According to the Mathematica help:

Round rounds numbers of the form x.5 toward the nearest even integer.

For example:

Round[{0.5, 1.5, 2.5, 3.5, 4.5}]


{0, 2, 2, 4, 4}

What's the rationale behind this? Why not the usual x.5 always rounds up?


4 Answers 4


It is called bankers' rounding. The rationale is that the rounding behaves "nicely" even if you have negative numbers, i.e. rounding commutes with negation, which is nice.

  • $\begingroup$ Besides that rounding to even ensures you still have an integer if you divide the rounded result by two later on. Chemist normally round to even when measurements and computations are rounded to the nearest 0.001 and stuff like that. $\endgroup$
    – Ted Ersek
    Commented Feb 22, 2012 at 0:19
  • 9
    $\begingroup$ That's a nice property, but rounding away-from-zero does has the same property, and is more intuitive. I'm pretty sure the true reason is Mr. Wizard's answer. $\endgroup$ Commented Feb 22, 2012 at 4:36
  • 12
    $\begingroup$ I've often thought Mathematica should have an option, e.g. Direction $\rightarrow$ {"HalfDown","HalfUp","HalfEven","HalfOdd","Stochastic"} etc. $\endgroup$
    – David G
    Commented Jul 26, 2015 at 16:30

I think the reason is to prevent biasing numbers on average upward or downward.

For example if you have a list of numbers that include a lot of x.5 and you were to round all these upward, the average magnitude of the list would also shift upward. Likewise if you round downward, downward.

By rounding to the nearest even number these would balance out, given enough samples.

SetAttributes[RoundUp, Listable]
RoundUp[a_] := If[FractionalPart[a] >= 1/2, Ceiling[a], Floor[a]]

d = Table[i, {i, 0, 100, 1/10}];

Mean[Round[d]] // N
Mean[RoundUp[d]] // N

Additional references

According to Wikipedia this is also known as:

unbiased rounding, convergent rounding, statistician's rounding, Dutch rounding, Gaussian rounding, odd-even rounding3 or bankers' rounding, and is widely used in bookkeeping.

Searching for some of those terms returns many good results including:


It does not suffer from negative or positive bias as much as the round half away from zero method over most reasonable distributions. ... But the question was why [] use Banker's actual rounding as default - and the answer is that Microsoft has followed the IEEE 754 standard.


Where statistics matter, and where numbers that END with the 5 are common, the method you referred to is preferred, because it avoids a bias toward rounding up. On the other hand, there may be some situations where a bias toward numbers that end in an even digit might be bad. Each method has its place.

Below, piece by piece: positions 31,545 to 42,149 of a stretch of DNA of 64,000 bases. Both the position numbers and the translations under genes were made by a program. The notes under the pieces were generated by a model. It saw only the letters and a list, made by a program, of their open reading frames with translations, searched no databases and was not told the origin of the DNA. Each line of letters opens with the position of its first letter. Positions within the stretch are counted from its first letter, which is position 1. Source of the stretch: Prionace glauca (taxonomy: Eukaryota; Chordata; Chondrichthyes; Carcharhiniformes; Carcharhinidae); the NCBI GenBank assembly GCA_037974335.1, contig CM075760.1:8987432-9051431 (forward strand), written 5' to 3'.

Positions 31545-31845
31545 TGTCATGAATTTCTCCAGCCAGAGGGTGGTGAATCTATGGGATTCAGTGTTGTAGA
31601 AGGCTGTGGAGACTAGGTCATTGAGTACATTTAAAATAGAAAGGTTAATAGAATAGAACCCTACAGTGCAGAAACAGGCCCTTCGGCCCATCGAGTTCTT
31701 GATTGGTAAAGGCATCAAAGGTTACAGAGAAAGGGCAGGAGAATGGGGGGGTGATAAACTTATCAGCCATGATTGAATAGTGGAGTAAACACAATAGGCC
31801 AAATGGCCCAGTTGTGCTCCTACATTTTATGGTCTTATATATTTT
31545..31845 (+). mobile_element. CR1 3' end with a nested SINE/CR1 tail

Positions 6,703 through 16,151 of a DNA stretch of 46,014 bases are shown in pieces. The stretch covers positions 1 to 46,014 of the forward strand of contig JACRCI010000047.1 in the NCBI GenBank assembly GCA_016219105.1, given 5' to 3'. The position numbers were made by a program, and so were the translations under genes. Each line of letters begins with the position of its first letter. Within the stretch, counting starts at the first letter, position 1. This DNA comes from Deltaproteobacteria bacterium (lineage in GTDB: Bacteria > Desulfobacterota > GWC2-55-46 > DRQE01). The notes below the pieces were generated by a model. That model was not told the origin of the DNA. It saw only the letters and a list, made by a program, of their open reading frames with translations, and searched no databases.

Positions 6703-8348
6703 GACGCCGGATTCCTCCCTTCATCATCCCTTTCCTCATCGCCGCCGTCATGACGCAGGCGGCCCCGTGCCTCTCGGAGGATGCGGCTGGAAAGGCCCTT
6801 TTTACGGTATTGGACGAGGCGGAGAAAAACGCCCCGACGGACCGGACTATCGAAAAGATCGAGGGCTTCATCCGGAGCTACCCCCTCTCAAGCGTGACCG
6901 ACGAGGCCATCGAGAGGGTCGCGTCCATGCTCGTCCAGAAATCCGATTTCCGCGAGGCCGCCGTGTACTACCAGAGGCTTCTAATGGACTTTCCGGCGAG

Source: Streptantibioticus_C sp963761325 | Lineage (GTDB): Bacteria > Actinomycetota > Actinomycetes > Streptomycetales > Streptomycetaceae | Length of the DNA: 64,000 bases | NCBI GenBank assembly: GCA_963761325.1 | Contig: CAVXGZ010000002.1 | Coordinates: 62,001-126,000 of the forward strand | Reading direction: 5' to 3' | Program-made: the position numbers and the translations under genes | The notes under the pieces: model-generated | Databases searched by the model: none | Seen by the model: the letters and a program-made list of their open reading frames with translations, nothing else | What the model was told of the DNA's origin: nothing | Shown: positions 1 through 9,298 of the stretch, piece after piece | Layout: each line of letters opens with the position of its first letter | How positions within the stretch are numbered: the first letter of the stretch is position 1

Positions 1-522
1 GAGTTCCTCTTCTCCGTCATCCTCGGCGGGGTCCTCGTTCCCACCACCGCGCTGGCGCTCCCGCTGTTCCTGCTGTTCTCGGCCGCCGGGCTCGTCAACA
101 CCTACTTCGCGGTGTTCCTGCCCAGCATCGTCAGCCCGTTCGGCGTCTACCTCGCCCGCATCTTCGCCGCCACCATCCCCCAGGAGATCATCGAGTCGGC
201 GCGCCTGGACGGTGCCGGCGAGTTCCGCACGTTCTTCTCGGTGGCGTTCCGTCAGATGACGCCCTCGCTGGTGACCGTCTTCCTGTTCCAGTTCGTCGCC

Ideally when you are taking an average you want to take an average of the raw data with as much precision as you can get. But in the real world we often have to take averages of data which has lost some precision. In such a situation the Banker's Rounding algorithm produces better results because it does not bias half-quantities consistently down or consistently up. It assumes that on average, an equal number of half-quantities will be rounded up as down, and the errors will cancel out.


Given a number exactly halfway between two values, round to the even value (zero is considered even here). ... For random data this is very convenient. Bankers like it because money deposited and withdrawn is random. (There are trends, mind you, but you cannot predict exactly how much will be deposited and withdrawn.) The important point is that the bankers rounding is still biased if the data is biased. It is only unbiased with random data.


One consequence of this result is that a midpoint is sometimes rounded up and sometimes down, and therefore, over the course of a long series of computations and approximations, rounding error is less likely to accumulate to a significant degree in one particular direction than it would be if the the choice were made more consistently. The cost of this feature is a more complicated definition, requiring a more expensive implementation.

  • 1
    $\begingroup$ @Brett: nice example!! $\endgroup$
    – Thomas
    Commented Feb 22, 2012 at 9:15
  • 9
    $\begingroup$ Just as an aside, Floor[a + 1/2] is the traditional way to round positive numbers in C++ (which has no built in round function). $\endgroup$
    – wxffles
    Commented Feb 22, 2012 at 20:17
  • $\begingroup$ The methods discussed are simple deterministic algorithms, which of course people like. Another method might involve randomizing the rounding of a 5. But I think bookkeepers would really hate the idea of random bank transactions. $\endgroup$ Commented Mar 27, 2013 at 2:34
  • $\begingroup$ I liked the mention of Microsoft. NET following the IEEE standard, is this the same for Mathematica? $\endgroup$
    – Mercer
    Commented Jan 14, 2019 at 17:54

The answer is very nicely illustrated in following link at the topics "Round-Half-Even (Banker's Rounding)" and "Round-Half-Odd":

Clive (Max) Maxfield and Alvin Brown,

Rounding Algorithms 101



Round to even rounds to a value with less expected followup error in further rounding operations.

It makes a weakened form of associativity hold: ((a+b)-b)+b = a+b . Basically, once you have gotten the unavoidable rounding of a+b over with, no further rounding error will occur from repeatedly subtracting and adding b.

These kind of guarantees reduce the expected maximum error of cumulative operations.


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